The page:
[Review] Pokemon Brilliant Diamond and Shining Pearl
Release date: November 19, 2021
Pokemon Diamond and Pearl originally came to us here in the west back in 2007. I was a senior in high school when I first got my copy and ended up stopping my clock in game at 999 hours. To put it lightly, I was hooked. The series’ first entry on the DS gave us a lush new region to explore with interesting additions like the Poketch and the ability to select moves in battle that utilized the system’s touchscreen. Along with being able to bring over Pokemon from the previous generation of games, a more complete Pokedex was possible, and it was easier to attain before. Nostalgia aside, it’s now 2021 and we have the remakes in hand with Pokemon Brilliant Diamond and Pokemon Shining Pearl on Switch. Do the Sinnoh games live up to the hype, or should we have left this one… underground?
Right away, players will notice that the art style mimics that of the top-down perspective of older games. In an effort to stay true-to-form, the overworld is a colorful and simple rendition of the games we remember. The world itself seems to be recreated almost tile-perfect – NPCs and items are right where I remembered them to be, and finding and catching Pokemon is also as expected. With this game being in the hands of a new developer in ILCA, I wasn’t at first quite sure what to expect. While past remakes did allow for the catching of new and updated monsters, Brilliant Diamond and Shining Pearl went the route of truly sticking to the originals with the Gen IV Pokedex being preserved entirely. While some of us might be a bit miffed about being unable to bring some of our new friends along for the journey, I was actually okay and quite happy with picking up old favorites and being able to adventure with them again. That’s one of the things that really sets this remake apart from the rest: it really is a faithful remake, and doesn’t add any huge new bells or whistles to the old formula. While Mega Evolutions and other changes have been seen in remakes past, Brilliant Diamond and Shining Pearl stick to the basics.
Our original story is back again: A kid and their friend stumble into the tall grass and need the help of a close by (and conveniently forgotten) Pokemon in order to fend off a wild attacker. This sets the course for a massive adventure across the region. Borrowing a Professor’s Pokémon definitely set us up for a lot of work. We have a huge region to explore, and as always, a new Pokedex to fill up. Setting out, your friend from your hometown and the Professor’s young assistant are on journeys of their own, and bumping into them from time to time shows their progress and gives the player a chance to test their skills against their friends in battle. Double battles do make a return, as do NPC partners in certain areas, adding a teammate to the fray when taking on two trainers, and allowing for two wild Pokémon to appear in a single battle.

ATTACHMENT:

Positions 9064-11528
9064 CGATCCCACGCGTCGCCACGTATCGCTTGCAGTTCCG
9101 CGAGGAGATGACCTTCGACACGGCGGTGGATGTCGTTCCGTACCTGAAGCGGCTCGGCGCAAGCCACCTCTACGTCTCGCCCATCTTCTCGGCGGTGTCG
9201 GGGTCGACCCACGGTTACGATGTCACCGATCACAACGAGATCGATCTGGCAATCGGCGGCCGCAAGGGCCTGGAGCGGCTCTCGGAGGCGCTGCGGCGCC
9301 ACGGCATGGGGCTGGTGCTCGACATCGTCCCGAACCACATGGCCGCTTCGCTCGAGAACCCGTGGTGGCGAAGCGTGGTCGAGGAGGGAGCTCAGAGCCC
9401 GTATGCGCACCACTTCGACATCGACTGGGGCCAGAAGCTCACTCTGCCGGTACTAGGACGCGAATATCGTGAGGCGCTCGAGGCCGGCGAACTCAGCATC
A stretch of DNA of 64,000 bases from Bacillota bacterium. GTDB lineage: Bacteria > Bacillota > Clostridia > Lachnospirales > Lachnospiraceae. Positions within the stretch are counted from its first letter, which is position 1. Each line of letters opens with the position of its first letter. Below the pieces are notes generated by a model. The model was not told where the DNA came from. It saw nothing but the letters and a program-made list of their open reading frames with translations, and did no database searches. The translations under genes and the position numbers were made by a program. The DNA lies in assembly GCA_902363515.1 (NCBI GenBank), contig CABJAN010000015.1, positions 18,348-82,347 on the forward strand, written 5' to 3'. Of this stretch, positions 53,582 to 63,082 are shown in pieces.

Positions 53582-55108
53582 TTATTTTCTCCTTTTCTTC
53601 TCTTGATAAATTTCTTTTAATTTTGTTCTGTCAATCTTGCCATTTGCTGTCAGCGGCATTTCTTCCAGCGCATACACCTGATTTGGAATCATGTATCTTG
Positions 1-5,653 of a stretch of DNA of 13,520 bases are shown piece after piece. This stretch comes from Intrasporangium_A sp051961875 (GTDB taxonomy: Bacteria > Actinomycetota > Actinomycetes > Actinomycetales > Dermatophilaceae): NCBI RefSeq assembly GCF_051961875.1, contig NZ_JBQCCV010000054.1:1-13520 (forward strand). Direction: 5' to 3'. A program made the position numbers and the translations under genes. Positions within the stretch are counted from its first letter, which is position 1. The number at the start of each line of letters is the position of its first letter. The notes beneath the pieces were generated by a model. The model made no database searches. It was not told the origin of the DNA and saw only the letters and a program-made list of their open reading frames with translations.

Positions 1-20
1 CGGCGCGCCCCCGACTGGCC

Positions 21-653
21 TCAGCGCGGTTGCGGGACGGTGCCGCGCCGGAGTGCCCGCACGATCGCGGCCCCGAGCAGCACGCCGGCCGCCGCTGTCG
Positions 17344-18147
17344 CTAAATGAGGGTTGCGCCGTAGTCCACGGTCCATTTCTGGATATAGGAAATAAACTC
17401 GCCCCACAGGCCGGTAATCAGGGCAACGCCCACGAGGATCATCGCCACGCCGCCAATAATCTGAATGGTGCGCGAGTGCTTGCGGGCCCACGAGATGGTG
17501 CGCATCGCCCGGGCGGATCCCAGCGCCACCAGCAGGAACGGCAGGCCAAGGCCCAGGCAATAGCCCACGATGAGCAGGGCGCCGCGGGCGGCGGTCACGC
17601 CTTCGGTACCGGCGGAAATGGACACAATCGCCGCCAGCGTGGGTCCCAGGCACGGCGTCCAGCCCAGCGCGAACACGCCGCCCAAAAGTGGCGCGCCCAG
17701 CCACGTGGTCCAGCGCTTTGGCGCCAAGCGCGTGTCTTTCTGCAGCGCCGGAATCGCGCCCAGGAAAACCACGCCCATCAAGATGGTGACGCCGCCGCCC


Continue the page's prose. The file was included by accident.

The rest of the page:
Contests also make a return, along with seals for Pokeballs, which I definitely used a ton in the original releases. Seals work in tandem with contests, showing off a variety of colorful flair when you release your Pokémon from its ball either in a contest, or in battle. Ball capsules can be customized with a key item obtained early on in the adventure, and stickers for the capsules can be collected by talking to NPC’s, purchasing them from shops, or even granted when defeating a gym leader. These different stickers all have colorful effects and shimmers that change the way your Pokemon looks when coming onto the stage – almost like a more customizable confetti effect, if you will. In battle it’s just a nice visual, while in contests the effects are taken into consideration for the presentation aspect of your Pokémon, in tandem with another returning mechanic: Poffins.
Poffins are a great way to increase the contest stats of a Pokemon and can be made by players solo or in wireless groups. Trainers can select berries that they’ve collected and farmed over their adventure to blend into a Poffin. Each snack can have a variety of stats based on which berries are selected, and players can enhance contest stats based on the corresponding flavors, with a Dry flavor increasing the Beauty stat of a Pokémon, for example. Early on, players won’t have a wide variety of berries available, and the ones they do have may only increase a stat by a modest amount. Over time and exploration, however, the player will be able to find and cultivate even more types of berries, allowing them to make even stronger Poffins with bigger boosts. Berries are not only for Poffins, though.